I assumed that it would smell… well… like carrots. Perhaps boiled and mashed carrots on a stovetop. But it didn’t. It smelled sweaty, almost like candy. And I will be honest here, my mouth watered a little. This confused me because I don’t think that shampoo should make a man salivate. It also caused mixed feelings. It did meet my early criteria of not smelling like poo. However, it didn’t smell right.
I smelled it again.

And then I took a deep breath, something similar to the breath someone takes before a blind plunge. Then I set down my shampoo, and flipped over Mel’s, and poured it into my hand. It was thicker than I expected: more of a paste. And as it slowly rolled into my palm, I swear I could hear change falling (nickels and dimes), and I tried to block out my curiosity of how much this crap costs.
I put it in my hair and started to scrub. I don’t have much hair, I usually shave my head, and so I didn’t use much shampoo. But I must say that it didn’t lather like I was used to. But the smell was very powerful. It overpowered the smell of bar soap and steam that was already in the room.
I rinsed my hair. And then I tried the Yes to Carrots conditioner, which smelled much like the shampoo, but was not nearly as thick. I let it sit on my scalp for a while. And I waited to feel something, something different, something a little more organic. I wanted to feel like I had a better understanding of my wife. But honestly, other than the smell, it just felt like a normal bath.
I rinsed and dried off. Then I got dressed.
I went into the living room. It was a little after 9 pm, so the kids were already asleep. Mel was sitting on the sofa, reading from a textbook like she always did around this time. I sat next to her and said, “Smell me.”
She gave me a suspicious look. Then she leaned in and took a sniff.
“Do I smell different?” I asked. “Do I smell a little more organic…perhaps? Maybe a little like carrots?”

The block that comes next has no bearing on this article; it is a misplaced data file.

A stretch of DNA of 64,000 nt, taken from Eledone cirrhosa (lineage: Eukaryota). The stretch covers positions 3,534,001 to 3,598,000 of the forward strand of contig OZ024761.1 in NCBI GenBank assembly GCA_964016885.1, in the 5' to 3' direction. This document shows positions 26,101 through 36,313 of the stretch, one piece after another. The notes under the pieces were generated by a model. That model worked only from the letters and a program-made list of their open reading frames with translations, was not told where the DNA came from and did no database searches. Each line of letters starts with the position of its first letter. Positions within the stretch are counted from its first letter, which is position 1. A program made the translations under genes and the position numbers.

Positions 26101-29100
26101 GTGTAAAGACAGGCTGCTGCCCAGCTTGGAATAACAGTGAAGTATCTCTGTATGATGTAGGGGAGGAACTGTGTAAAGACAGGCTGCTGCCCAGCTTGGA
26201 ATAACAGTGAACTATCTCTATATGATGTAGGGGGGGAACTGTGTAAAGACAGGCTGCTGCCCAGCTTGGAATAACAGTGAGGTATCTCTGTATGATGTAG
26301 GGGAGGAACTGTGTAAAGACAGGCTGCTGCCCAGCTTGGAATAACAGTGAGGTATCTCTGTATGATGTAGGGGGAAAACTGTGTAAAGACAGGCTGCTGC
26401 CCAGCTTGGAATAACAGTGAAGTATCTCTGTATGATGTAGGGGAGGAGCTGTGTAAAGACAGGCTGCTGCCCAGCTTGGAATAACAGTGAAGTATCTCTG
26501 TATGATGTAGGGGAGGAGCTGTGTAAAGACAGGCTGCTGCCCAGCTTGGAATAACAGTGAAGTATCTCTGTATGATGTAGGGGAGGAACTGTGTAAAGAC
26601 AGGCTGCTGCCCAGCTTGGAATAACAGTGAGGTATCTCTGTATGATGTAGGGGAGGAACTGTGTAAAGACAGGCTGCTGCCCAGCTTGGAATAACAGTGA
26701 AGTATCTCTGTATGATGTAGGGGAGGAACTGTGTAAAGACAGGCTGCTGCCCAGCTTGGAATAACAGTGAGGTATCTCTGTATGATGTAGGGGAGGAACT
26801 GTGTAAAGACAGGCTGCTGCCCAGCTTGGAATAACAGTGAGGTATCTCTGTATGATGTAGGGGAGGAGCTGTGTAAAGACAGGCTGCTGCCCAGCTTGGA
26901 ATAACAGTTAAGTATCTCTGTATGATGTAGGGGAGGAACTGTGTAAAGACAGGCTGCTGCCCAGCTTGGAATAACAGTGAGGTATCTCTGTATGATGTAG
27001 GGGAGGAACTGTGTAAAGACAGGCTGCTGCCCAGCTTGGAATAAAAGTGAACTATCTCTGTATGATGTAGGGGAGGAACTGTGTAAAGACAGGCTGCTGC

She smelled me again. Then she said, “Nope. Why?”
“Because I used your shampoo.”
“Cool,” Mel said.
Her lackluster reaction was not what I expected.
So I explained to her how I was worried that we were growing apart. And then I told her that the reason I used her shampoo was so I could better understand her.
“I know it seems silly,” I said. “But carrot shampoo seems silly to me. So… I just wanted to understand you. If that makes sense.”
Mel smiled. Then she kissed me, snuggled up next to me, and said, “Come to think of it, you do smell better.”
We kissed again. Then I raised my eyebrows, “Now we both smell like carrots. Sexy… right?”
Mel laughed and called me a nerd.  

You would also enjoy Confessions Of A Stay At Home Dad.  

 

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Clint Edwards was blessed with a charming and spitfire wife, a video game obsessed little boy, and a snarky little girl in a Cinderella play dress. When Clint was 9-years-old his father left. With no example of fatherhood, he had to learn how to be a father and husband through trial and error. His essays on parenting and marriage have been featured in Huffington Post Parents, Huffington Post Weddings, and The Good Men Project. He lives in Oregon. Follow him on Facebook and Twitter.